I have to try and make a fast decision on this now, with the state of supply chains currently my time to decide on this is pretty much up. I do wonder how adhesion would compare in both cases, Hydroban liquid to their own sheet membrane or AD to the Kerdi membrane. I guess I should have realized no prominent installers here are likely going to come out and admit they are doing this for fear of being panned in the forum and should have also mentioned people could send me PM's LOL.
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Unread 04-24-2021, 08:17 PM   #14
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In Europe, even with the EU as a top level organization, Schluter would have had to get approval from each country to get their preferred method approved. They decided that it just wasn't worth the effort, so they use a different mortar to make their seams that is more impervious (similar to Ardex 8+9). In the USA, they only had to gain approval with one agency, and went with what they knew would work.

Any system requires you to follow instructions. A properly done Kerdi seam can tend to wick about 1/4" or so during a water flood test, but since they require at least a 2" overlap, and a flood test is the worst situation a shower should ever see, that is usually more than enough.

In a steam shower, they have two situations: residential and commercial. The regular Kerdi won't meet the commercial requirements, but Kerdi DS does.

Anyway, use what you prefer, and follow instructions, and it's unlikely you'll have any issues long-term. While I don't have any personal experience with Schluter and exercising their warranty, I've heard that they are more lenient than many people expect with help, materials, and guidance...they have a vested interest in things working well. Note, they require buying materials from proper vendors to achieve the warranty, and not everyone that sells it qualifies. The Schluter projects I have done, have lasted without issues. Not being a pro, that's not very many...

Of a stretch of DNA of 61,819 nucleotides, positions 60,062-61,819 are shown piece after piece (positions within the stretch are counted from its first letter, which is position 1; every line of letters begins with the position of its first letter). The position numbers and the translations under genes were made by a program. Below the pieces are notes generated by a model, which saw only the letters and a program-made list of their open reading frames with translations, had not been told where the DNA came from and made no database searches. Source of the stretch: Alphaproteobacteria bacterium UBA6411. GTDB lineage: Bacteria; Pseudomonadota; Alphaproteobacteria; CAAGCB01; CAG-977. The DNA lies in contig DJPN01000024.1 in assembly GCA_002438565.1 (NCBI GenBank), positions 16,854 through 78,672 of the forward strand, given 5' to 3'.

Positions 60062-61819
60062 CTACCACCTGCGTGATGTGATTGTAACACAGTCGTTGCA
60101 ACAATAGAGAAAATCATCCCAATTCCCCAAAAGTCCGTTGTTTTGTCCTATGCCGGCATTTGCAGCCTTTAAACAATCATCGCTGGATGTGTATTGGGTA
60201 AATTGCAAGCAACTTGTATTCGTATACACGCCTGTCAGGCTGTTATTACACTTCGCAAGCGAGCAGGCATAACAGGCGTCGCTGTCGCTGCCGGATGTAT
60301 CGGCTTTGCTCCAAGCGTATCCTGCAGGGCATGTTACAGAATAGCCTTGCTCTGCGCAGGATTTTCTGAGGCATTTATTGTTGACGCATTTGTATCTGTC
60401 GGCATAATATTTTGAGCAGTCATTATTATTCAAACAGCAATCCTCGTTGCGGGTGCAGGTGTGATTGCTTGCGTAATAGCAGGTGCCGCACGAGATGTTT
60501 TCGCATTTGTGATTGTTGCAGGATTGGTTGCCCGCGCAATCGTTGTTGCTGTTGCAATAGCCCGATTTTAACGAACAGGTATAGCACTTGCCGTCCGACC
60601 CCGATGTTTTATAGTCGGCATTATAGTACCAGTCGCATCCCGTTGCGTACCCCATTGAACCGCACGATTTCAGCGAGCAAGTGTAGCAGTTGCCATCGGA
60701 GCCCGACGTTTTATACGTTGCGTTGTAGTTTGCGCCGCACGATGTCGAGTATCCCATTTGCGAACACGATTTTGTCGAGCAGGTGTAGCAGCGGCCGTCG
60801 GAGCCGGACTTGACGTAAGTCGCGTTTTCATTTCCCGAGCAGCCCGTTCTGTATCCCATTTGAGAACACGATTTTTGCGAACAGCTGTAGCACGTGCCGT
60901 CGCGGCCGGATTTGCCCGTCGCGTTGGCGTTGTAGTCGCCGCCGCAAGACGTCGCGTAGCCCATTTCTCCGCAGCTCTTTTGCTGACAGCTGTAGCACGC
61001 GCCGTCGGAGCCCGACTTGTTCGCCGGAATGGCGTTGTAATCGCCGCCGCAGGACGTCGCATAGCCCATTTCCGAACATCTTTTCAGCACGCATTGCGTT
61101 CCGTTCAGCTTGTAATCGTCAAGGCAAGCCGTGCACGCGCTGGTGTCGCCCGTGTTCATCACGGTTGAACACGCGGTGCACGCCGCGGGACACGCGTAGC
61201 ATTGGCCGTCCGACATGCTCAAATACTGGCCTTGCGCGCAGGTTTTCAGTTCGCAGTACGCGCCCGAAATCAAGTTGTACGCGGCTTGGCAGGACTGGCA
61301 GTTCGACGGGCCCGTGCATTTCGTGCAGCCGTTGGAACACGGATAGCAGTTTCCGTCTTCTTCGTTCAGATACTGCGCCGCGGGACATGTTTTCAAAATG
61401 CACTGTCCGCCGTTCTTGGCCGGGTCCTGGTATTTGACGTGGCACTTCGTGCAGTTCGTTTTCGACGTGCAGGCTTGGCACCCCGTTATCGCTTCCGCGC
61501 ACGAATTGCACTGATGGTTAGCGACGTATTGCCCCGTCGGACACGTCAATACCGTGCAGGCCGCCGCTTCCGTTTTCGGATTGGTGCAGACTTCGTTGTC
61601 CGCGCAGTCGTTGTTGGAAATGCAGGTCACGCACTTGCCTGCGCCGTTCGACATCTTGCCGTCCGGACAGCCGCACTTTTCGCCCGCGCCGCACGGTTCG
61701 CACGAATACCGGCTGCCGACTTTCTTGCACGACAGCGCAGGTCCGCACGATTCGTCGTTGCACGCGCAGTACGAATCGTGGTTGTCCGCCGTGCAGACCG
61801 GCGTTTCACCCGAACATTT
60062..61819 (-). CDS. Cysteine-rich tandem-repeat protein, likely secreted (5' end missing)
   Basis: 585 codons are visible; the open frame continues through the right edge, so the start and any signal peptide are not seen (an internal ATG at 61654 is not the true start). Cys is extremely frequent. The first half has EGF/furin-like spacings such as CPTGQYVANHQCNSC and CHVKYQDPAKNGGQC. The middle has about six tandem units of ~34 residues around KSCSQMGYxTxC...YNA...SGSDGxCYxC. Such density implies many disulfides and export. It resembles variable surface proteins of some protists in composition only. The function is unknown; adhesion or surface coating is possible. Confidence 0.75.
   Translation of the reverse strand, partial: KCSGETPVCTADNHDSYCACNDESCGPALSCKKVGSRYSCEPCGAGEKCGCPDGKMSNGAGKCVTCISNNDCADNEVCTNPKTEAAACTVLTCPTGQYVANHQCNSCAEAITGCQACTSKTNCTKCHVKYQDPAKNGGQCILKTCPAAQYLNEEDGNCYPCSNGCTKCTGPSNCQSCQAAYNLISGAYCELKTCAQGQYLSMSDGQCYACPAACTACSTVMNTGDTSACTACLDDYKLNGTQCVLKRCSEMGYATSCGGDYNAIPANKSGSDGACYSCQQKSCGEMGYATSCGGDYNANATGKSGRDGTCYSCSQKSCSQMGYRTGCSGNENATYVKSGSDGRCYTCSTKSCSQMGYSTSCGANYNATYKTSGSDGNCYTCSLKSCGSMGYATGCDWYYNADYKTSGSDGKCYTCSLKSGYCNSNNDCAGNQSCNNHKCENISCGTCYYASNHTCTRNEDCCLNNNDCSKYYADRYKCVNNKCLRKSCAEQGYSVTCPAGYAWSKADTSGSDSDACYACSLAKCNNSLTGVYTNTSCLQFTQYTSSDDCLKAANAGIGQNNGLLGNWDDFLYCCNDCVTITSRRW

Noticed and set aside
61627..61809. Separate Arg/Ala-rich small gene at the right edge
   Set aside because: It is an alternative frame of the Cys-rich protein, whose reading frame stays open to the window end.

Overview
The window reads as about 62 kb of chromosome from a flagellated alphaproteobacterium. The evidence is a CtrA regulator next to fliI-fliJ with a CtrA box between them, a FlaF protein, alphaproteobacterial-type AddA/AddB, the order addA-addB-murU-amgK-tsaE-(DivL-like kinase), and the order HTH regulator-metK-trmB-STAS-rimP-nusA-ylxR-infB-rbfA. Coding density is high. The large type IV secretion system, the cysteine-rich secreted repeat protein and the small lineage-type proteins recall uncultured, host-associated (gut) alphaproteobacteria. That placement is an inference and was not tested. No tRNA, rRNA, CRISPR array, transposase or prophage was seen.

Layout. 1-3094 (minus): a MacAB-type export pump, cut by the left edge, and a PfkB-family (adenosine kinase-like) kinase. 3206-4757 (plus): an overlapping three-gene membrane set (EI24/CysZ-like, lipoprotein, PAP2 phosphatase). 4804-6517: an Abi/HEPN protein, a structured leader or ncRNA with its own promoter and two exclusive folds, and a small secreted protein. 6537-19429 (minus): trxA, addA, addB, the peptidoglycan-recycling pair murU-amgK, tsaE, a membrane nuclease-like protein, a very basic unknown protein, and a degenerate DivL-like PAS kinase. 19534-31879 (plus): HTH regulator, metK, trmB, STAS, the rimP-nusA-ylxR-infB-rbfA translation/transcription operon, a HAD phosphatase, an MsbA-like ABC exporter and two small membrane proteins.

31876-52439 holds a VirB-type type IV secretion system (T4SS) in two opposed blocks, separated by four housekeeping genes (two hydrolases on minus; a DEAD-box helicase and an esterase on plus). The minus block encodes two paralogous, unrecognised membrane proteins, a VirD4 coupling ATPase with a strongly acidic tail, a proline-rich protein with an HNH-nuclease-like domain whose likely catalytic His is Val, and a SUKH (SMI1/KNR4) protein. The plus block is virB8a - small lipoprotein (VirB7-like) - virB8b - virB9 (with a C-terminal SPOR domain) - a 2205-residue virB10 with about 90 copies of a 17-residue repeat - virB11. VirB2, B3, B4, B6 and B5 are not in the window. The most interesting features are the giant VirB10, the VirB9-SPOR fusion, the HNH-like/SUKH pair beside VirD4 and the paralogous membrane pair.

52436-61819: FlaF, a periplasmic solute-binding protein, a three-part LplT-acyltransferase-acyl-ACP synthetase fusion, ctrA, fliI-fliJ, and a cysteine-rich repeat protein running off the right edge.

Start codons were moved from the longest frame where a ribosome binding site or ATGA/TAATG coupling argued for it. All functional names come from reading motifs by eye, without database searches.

While I think Wedi is neat stuff, their proprietary seam sealant is not cheap and smaller tile on a floor require (or at least did) the use of an epoxy thinset, which adds more to the costs.

Noble's original sheet is neat, but requires a proprietary sealant, too, and because it is so thick, seam buildup is much harder to manage. I do not know how well a liquid membrane actually works or seals into/on the fleece of something like Kerdi. While not an approved method, you could use KerdiFix on the seams, but it adds a lot of cost to the installation...about the same as making seams on Noble's product and Wedi's, too. Personally, I'm not a belt and suspender kind of guy, but if it floats your boat...you probably wouldn't get Schluter general approval, but they may not object. You'd have to call them.
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Unread 05-05-2021, 11:45 AM   #15
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Schluter Thin Sets have NO warranty in Steam Room!

So this is pretty crazy. In their handbook, say for continuous use steam rooms they recommend the Kerdi DS of course, and then unmodified thin set according to ANSI 118.1 standards, even though it seems the conventional wisdom would be to use modified, so in this case their All-Set.

So on the data sheets for both their "Set" and their All-Set", in the warranty section it states, "This Limited Warranty excludes exterior, submerged and steam room applications"

All these can be accessed on their website, talk about contradictions and Loop holes. A Technical Rep is supposed to get back to me on this, not feeling especially warm or fuzzy here